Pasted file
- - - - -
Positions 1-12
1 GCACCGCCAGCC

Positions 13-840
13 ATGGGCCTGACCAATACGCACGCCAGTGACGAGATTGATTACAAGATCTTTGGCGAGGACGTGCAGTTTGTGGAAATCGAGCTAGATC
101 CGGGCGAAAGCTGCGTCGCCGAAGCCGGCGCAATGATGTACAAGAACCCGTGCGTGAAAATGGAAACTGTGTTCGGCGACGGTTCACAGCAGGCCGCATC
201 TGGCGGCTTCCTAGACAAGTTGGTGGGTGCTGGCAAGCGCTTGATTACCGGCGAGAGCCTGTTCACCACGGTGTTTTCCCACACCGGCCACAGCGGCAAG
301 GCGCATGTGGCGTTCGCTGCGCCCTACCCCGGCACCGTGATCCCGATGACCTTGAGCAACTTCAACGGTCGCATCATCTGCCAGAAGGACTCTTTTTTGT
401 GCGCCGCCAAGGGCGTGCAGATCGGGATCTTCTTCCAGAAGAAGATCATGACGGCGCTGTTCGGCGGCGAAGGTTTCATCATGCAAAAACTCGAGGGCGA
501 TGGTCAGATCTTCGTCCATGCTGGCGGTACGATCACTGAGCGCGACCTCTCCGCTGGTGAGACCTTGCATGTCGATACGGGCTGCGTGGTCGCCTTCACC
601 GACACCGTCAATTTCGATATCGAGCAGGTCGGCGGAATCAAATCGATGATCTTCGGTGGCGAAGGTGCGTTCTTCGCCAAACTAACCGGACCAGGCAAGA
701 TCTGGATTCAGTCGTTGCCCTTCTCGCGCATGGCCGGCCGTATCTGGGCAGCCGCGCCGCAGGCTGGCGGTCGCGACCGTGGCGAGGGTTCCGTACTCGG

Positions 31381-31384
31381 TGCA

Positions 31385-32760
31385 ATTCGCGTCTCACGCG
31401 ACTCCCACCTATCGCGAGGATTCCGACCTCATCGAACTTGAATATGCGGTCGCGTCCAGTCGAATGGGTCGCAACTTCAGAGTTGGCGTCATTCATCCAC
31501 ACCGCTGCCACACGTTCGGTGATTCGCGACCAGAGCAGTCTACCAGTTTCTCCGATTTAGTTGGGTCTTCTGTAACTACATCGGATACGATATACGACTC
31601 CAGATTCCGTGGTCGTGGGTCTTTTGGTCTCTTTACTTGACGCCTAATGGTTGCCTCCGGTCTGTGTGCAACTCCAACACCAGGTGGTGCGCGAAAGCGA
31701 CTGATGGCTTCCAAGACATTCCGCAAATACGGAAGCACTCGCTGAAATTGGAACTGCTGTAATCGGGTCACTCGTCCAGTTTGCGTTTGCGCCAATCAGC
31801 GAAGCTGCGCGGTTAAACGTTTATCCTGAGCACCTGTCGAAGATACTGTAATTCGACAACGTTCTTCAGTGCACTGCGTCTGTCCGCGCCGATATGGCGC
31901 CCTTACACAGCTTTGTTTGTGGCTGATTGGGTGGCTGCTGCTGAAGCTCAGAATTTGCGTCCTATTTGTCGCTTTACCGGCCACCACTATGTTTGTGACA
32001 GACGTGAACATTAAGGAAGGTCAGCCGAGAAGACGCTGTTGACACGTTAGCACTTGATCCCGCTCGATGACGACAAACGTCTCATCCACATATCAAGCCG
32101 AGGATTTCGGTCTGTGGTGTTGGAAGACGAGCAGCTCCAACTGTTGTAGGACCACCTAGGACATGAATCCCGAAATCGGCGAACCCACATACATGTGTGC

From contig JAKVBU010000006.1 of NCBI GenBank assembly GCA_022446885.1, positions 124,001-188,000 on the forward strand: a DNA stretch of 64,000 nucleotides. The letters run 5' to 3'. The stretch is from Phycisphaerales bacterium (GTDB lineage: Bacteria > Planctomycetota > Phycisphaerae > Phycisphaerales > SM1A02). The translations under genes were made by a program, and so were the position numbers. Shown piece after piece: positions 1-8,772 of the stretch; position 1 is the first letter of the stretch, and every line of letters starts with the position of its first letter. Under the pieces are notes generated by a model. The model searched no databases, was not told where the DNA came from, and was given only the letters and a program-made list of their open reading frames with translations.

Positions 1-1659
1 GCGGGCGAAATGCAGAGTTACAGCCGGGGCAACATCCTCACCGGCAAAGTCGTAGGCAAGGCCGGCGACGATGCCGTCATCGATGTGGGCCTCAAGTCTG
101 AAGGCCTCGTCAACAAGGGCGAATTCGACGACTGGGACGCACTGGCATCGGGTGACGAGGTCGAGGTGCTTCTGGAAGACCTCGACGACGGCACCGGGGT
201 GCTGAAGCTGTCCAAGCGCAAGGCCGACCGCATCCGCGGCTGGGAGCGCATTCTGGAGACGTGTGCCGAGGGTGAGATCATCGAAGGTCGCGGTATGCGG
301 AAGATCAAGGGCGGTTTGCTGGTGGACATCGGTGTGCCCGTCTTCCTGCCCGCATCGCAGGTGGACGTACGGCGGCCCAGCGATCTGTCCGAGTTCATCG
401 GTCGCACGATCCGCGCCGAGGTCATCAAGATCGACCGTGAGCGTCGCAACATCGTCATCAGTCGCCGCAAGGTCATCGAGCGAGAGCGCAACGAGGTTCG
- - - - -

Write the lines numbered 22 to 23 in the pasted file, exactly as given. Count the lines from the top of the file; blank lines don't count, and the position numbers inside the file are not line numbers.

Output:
32001 GACGTGAACATTAAGGAAGGTCAGCCGAGAAGACGCTGTTGACACGTTAGCACTTGATCCCGCTCGATGACGACAAACGTCTCATCCACATATCAAGCCG
32101 AGGATTTCGGTCTGTGGTGTTGGAAGACGAGCAGCTCCAACTGTTGTAGGACCACCTAGGACATGAATCCCGAAATCGGCGAACCCACATACATGTGTGC